After doing numerous web searches for blogs on pedagogy relating specifically to philosophy courses (university level or otherwise) and coming up empty-handed, I decided to start my own. There apparently used to be a community blog devoted to teaching and learning in Philosophy, according to this list of philosophy blogs (see the “teaching philosophy” entry under “group weblogs” on this page). But it appears to no longer be up and running. The blog you are reading right now is owned and operated only by one person, Christina Hendricks at the University of British Columbia. I’d rather have a blog about teaching and learning in Philosophy be a community thing, since such topics are best discussed and reflected on through interaction with others (otherwise, all you’re going to get is my experiences and reflections. Anyone who is interested in collaborating can email me (see my UBC Philosophy dept. page for contact info).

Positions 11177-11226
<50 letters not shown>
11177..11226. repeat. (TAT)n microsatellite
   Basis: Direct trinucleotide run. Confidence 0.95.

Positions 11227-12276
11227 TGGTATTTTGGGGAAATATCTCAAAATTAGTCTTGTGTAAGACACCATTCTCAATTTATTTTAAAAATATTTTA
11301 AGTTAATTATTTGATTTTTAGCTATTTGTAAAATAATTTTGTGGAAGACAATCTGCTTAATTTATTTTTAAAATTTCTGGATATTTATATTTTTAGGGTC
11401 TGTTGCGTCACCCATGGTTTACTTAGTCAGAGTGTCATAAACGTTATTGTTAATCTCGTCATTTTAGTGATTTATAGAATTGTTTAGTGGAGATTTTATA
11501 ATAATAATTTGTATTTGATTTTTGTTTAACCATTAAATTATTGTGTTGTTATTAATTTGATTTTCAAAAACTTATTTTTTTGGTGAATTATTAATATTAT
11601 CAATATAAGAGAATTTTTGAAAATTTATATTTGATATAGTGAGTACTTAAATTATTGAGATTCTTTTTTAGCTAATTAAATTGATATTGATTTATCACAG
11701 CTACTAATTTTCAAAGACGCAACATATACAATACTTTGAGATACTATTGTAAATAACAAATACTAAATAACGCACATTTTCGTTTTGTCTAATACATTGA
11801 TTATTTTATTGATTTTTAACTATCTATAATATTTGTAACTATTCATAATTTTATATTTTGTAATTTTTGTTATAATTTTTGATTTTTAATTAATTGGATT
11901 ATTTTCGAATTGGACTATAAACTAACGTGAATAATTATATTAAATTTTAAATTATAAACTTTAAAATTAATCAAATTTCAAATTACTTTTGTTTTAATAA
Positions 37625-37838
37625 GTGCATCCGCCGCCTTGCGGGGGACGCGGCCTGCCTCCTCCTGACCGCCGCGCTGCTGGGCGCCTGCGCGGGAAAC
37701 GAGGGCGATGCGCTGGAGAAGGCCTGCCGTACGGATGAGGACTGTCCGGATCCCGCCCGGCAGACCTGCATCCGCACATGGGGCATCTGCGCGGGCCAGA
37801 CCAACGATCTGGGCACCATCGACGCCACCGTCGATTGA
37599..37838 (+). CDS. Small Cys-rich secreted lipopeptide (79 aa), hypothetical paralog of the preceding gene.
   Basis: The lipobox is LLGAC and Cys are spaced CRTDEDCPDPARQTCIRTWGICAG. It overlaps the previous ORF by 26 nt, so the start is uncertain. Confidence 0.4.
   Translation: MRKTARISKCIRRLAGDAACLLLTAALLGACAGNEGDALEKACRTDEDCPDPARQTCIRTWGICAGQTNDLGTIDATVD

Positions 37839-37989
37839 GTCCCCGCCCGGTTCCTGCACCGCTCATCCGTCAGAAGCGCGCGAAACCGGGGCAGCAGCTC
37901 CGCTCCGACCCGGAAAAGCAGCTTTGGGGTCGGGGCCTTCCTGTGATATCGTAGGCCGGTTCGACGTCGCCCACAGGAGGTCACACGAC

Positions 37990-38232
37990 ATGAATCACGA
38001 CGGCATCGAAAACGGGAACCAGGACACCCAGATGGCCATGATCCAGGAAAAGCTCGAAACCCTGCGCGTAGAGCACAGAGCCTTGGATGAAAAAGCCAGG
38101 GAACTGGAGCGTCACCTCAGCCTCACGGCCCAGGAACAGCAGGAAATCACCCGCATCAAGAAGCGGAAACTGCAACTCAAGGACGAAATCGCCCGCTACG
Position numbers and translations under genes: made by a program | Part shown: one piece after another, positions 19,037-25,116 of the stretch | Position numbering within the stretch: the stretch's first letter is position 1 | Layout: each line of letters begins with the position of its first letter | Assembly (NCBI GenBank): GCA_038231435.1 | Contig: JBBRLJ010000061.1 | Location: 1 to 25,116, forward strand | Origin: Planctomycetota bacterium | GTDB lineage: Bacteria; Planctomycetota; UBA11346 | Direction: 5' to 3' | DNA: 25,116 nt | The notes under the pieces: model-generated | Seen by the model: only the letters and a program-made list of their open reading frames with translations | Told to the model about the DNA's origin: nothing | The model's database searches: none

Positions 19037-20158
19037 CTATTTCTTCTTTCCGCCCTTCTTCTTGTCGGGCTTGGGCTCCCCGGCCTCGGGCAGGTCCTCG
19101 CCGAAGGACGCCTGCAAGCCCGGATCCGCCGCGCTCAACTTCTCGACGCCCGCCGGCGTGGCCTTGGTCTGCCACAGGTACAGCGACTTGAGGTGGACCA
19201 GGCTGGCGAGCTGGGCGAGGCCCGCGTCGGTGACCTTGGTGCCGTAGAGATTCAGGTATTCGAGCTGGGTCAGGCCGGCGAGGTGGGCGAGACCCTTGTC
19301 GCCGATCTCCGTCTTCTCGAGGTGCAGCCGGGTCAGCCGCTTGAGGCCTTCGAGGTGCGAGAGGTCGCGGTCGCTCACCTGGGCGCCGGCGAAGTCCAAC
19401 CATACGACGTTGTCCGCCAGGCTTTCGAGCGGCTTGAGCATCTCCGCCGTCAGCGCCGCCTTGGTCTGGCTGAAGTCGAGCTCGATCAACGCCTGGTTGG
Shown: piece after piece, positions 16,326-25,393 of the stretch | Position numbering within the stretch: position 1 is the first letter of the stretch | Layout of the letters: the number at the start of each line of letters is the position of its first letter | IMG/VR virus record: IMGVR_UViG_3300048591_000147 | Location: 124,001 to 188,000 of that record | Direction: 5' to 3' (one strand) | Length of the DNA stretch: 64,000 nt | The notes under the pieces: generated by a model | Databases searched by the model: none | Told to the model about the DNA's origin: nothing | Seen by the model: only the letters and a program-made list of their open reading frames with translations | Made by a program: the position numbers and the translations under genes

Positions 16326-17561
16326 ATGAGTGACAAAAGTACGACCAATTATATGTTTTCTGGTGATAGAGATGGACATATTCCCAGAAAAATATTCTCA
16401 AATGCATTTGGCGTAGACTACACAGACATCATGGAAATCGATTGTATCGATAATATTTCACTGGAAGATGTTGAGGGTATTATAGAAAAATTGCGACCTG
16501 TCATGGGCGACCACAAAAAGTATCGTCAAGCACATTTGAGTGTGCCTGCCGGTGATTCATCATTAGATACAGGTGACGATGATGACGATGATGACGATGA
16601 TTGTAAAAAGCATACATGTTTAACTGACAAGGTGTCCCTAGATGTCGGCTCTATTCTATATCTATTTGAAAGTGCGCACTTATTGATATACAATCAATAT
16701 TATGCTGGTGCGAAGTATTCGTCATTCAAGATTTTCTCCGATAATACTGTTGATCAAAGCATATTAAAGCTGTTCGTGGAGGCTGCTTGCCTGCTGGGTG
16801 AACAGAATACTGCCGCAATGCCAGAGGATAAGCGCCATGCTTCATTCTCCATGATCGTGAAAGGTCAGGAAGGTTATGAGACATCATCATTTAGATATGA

Why a blog on pedagogy in Philosophy? Probably the most helpful things for me in terms of improving my teaching over the past 10 years or so of my teaching career have been, in no particular order: (a) serious reflection on what works and doesn’t work and why, and recording of that reflection for later consideration (hence the blog), (b) discussion with others to get ideas on best and not-so-good practices from them, and their ideas on why things work or not (this can hopefully be enacted through the comments on the blog…especially if this blog manages to someday be more of a community effort than that of one person only), (c) taking seminars, workshops, etc. on teaching and learning generally–where I not only get great ideas and techniques from the workshop leaders, but also from the other participants (I hope to share some reflections here on the blog after attending such things, and then get feedback from readers).